We suffer today from a peculiar form of moral anaesthesia based on the delusion that by calling something "art" we thereby purchase for it a blanket exemption from moral criticism...
p>The first thing to understand about the controversy surrounding New York Mayor Rudolph Giuliani's decision to cancel city funding for the Brooklyn Museum of Art if it went ahead with an exhibition called "Sensation: Young British Artists From the Saatchi Collection" is that it has nothing to do with the First Amendment. Of course, that's not what you've heard from the so-called "arts community" and its supporters. "Censorship!" thundered a New York Times editorialist. "At war with the First Amendment," said Floyd Abrams, the well-known U.S. lawyer who is representing the Brooklyn Museum in a lawsuit against the city. Petitions are circulating, protest marches are being organized, radio and television talk shows are busy wringing their collective hands over the alleged "chilling effect" of the mayor's action.
Relax. There are several important issues at stake in the controversy over "Sensation." Freedom of expression is not one of them. Citing a picture of the Virgin Mary that features clumps of elephant dung and cutouts from porno magazines, Mr. Giuliani rightly described the exhibition as "sick" and "outrageous." (He might have cited plenty of other objects in the show, too, such as the mannequins of pubescent females studded with erect penises, vaginas and anuses.) Mr. Giuliani acknowledged straight away that "If somebody wants to do that privately and pay for that privately, well, that's what the First Amendment is all about." At the same time, he insisted that "You don't have a right to government subsidy for desecrating somebody else's religion."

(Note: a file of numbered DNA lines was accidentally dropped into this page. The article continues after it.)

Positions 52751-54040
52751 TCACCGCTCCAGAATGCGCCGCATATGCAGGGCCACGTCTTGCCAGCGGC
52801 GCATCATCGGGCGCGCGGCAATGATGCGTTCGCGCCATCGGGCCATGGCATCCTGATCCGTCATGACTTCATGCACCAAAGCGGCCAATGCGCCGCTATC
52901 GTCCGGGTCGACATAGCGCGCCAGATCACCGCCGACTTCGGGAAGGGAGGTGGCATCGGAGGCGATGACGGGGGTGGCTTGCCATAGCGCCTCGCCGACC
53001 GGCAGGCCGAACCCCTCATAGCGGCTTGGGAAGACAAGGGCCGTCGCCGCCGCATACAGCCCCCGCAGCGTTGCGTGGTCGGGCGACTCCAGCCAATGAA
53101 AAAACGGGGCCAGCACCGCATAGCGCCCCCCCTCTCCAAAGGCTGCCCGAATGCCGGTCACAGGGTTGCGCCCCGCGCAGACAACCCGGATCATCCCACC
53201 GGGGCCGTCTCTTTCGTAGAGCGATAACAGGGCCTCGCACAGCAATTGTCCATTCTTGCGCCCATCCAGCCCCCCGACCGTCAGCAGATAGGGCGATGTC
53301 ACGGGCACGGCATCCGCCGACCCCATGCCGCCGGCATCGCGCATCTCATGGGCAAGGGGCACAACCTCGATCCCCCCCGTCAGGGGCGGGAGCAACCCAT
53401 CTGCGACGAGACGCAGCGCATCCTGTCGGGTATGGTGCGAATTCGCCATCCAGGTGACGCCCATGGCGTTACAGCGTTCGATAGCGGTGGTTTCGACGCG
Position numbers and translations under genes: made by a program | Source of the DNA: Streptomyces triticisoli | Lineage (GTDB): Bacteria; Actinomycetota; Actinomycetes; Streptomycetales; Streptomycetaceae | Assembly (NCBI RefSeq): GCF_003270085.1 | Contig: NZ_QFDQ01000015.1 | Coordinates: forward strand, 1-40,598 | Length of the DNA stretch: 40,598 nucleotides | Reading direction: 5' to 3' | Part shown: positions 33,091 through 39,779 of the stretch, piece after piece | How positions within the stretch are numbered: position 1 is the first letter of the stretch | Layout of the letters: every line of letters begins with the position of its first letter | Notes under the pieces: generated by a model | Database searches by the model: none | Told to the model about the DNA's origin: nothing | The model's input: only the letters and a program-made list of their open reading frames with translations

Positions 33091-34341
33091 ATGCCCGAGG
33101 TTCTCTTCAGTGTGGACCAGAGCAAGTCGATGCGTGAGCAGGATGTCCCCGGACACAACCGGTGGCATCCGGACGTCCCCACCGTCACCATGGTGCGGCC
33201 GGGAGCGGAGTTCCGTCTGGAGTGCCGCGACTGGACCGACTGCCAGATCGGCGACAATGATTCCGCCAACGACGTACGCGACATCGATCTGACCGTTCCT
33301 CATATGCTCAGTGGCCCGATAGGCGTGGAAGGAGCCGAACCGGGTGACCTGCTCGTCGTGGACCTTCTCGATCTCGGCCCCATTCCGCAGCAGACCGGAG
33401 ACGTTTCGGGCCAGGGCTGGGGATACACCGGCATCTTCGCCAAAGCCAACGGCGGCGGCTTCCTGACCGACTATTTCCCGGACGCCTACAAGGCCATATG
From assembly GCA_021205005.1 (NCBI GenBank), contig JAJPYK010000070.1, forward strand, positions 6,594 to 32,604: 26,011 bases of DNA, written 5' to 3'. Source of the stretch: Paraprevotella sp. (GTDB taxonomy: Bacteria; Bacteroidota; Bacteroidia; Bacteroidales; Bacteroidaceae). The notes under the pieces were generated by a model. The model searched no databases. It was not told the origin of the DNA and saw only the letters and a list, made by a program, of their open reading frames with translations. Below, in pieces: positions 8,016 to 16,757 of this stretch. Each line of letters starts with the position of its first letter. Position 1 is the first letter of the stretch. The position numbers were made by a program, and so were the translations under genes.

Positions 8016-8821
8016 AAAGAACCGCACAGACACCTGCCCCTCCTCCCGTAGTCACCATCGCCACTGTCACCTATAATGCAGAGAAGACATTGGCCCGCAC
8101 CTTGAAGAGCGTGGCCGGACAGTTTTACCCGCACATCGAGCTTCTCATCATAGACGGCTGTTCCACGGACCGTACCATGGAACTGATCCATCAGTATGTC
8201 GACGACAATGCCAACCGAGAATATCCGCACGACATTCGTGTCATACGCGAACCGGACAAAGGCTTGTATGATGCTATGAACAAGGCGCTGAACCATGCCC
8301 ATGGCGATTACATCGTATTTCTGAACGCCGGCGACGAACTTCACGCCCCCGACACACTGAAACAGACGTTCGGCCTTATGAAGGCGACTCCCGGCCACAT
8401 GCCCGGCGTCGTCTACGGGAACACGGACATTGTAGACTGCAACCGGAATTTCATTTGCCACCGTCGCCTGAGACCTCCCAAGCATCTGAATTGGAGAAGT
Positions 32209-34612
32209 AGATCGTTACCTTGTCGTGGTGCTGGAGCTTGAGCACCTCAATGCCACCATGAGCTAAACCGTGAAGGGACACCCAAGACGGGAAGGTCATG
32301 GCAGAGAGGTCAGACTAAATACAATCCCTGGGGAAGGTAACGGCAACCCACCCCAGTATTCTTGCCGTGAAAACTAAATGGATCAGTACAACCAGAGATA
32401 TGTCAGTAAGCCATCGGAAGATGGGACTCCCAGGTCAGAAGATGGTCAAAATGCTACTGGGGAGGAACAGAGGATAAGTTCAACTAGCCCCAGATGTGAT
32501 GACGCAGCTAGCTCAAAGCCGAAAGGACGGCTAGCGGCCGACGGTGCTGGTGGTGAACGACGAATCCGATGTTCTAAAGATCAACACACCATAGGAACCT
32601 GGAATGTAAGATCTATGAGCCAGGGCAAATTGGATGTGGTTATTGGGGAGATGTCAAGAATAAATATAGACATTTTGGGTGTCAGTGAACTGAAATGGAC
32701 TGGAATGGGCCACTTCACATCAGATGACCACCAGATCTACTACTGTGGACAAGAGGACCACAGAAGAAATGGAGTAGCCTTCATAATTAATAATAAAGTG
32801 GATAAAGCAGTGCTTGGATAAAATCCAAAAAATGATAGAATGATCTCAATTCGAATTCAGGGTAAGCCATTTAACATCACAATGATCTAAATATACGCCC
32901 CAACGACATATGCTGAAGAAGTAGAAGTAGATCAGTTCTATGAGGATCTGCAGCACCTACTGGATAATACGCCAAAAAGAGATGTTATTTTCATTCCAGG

Precisely. But of course it depends on whose religion we are talking about. These days, it's always open season on Catholics. (Who was it who said anti-Catholicism is the anti-Semitism of intellectuals?) But consider what would have happened if, instead of the Virgin Mary, an artist had given the prophet Muhammad or the Star of David to the dung-and-porno routine? Or what if Matthew Shepard, the homosexual who was brutally murdered in Wyoming, or a black had been accorded similar treatment?
In fact, the controversy over "Sensation" is full of ironies. What if the Brooklyn Museum had decided to put a creche, including a statue of the Virgin, in its lobby come Christmas? You can be sure the American Civil Liberties Union would be on them in a flash: "Religious symbols in a public space? No way." But festoon a picture of the Virgin with graphic depictions of female genitalia and elephant turds and stick it in a gallery upstairs and the ACLU will keep you in court forever if you try to withhold public monies supporting its exhibition.